Five Tests will test the rugby expert’s knowledge
This weekend’s Rugby 5 pool features five internationals.
First up is the clash between Scotland and Fiji.
Although Scotland have won five of their seven clashes against Fiji, they received a rude awakening the last time they met. When they met in June last year, Fiji triumphed 27-22 in Suva. Scottish rugby, however, has been on the up since under coach Gregor Townsend. In their last 10 tests Scotland boast six wins including the scalps of Australia, France, England and Argentina.
In their last test in June, Fiji lost at home to Tonga, which does not bode well for their assignment in Edinburgh.
Scotland look likely winners, but the margin is unpredictable.
After their contentious victory over the Boks, England square up against the All Blacks in Match 2.
The last time England beat New Zealand, they defeated them comprehensively 38-21 at Twickenham in 2012. It feels a long time ago because it is. That was their only win over the Kiwis in their last 15 clashes.
The All Blacks go into this fixture having won their last five matches against England, but amazingly the teams haven’t met since 2014.
While England this week will take time to soothe aches and pains from their encounter last weekend with the Springboks, the All Blacks will feel refreshed. The bulk of them have been in London since last week, while their second-string side walloped Japan.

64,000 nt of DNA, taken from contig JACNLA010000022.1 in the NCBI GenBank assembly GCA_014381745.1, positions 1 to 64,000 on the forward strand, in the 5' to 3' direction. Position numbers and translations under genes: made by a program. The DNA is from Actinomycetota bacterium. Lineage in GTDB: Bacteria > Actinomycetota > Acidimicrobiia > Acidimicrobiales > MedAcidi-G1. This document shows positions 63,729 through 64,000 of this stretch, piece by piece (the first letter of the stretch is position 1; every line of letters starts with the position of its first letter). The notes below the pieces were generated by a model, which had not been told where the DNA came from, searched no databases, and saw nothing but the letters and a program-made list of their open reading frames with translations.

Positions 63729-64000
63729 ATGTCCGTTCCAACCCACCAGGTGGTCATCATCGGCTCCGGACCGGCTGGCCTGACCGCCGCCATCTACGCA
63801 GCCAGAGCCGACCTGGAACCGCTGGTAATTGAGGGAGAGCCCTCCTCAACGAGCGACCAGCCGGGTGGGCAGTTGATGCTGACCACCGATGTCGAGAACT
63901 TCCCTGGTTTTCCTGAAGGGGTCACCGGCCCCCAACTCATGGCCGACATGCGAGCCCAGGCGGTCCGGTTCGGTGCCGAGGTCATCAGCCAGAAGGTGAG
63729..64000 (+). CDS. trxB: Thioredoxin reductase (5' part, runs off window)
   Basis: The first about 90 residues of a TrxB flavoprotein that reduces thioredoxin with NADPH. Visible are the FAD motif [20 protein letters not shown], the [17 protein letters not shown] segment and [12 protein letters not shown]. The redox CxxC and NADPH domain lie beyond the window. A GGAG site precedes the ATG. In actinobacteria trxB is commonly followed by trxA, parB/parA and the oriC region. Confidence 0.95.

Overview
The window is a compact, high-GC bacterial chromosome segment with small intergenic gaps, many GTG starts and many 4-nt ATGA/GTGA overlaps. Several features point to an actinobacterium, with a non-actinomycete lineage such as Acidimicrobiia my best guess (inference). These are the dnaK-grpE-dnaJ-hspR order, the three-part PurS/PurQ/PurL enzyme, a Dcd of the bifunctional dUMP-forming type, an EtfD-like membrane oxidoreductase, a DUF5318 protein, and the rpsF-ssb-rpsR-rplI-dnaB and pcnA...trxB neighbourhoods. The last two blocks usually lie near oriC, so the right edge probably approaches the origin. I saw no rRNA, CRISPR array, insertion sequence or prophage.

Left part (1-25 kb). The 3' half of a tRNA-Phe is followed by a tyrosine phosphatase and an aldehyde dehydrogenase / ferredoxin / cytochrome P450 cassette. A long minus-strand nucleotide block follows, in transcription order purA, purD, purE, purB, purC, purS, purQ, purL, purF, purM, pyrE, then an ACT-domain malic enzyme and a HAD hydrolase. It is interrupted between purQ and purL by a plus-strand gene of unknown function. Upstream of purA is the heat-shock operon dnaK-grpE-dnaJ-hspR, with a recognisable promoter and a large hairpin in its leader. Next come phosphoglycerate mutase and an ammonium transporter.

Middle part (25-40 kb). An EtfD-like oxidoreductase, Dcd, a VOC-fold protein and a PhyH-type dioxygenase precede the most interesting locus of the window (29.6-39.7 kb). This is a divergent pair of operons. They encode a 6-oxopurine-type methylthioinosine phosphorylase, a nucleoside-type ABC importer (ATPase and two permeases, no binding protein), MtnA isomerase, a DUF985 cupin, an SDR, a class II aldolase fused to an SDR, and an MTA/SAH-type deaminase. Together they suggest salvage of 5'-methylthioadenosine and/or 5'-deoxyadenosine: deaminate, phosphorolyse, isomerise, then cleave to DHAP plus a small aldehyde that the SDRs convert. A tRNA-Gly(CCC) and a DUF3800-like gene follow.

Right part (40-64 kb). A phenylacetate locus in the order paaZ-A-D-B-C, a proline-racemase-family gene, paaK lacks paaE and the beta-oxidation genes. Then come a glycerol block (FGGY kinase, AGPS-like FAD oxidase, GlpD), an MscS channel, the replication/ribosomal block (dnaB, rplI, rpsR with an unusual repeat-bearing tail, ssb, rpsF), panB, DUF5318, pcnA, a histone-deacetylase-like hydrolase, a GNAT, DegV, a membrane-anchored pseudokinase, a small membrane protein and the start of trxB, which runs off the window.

England pose very little threat from structured play, but their tactical and goal kicking can again prove vital.
Wales, on a high after beating Scotland last weekend, face Australia in Match 3.
Wales perennially go into this matchup with much hope, but have flattered to deceive in most of them. The fact is when the Wallabies play Wales, irrespective their form going into a game, they find a way of winning.
To be fair, Wales all too often are the architects of their own demise. Wales have beaten Australia only once in their last 17 clashes. That was a 21-18 win in Cardiff in 2008. Australia has won eight times since against Wales at that venue. Wales, however, are on a good run with seven wins from their nine tests this year and they’ve won their last six straight. Australia have won just three of their 10 tests this season, but until proved otherwise, they remain Wales’ bogey side.
In Match 4 Ireland host Argentina. Ireland have won six of their last seven tests against Argentina. Perhaps more ominously for the Los Pumas, however, is that Ireland have lost just once in their last 16 tests. That defeat came in the first test against the Wallabies this year, but Ireland went on to win that series. Of course Argentina has also had success on Australian soil this year and they have looked a more cohesive unit since Mario Ledesma took over the reins in July. They will provide Ireland with stern opposition, but the momentum remains with the team in emerald green.
In closing, France face a wounded Bok-team. The Springboks are on a winning run of six tests against France and won in Paris last year in a game that could have gone either way.
Much has happened since and both teams have moved on to new coaching staff, but both remain inconsistent. The Springboks have won just five of their 11 tests this year and France two of eight under Jacques Brunel, but that includes three away matches in New Zealand where they gave a decent account of themselves. If the Springboks, who will be without injured Eben Etzebeth, can remove the high error rate that contributed to their demise against England, they’ll win. France though will go into this match fresh and should not be discounted.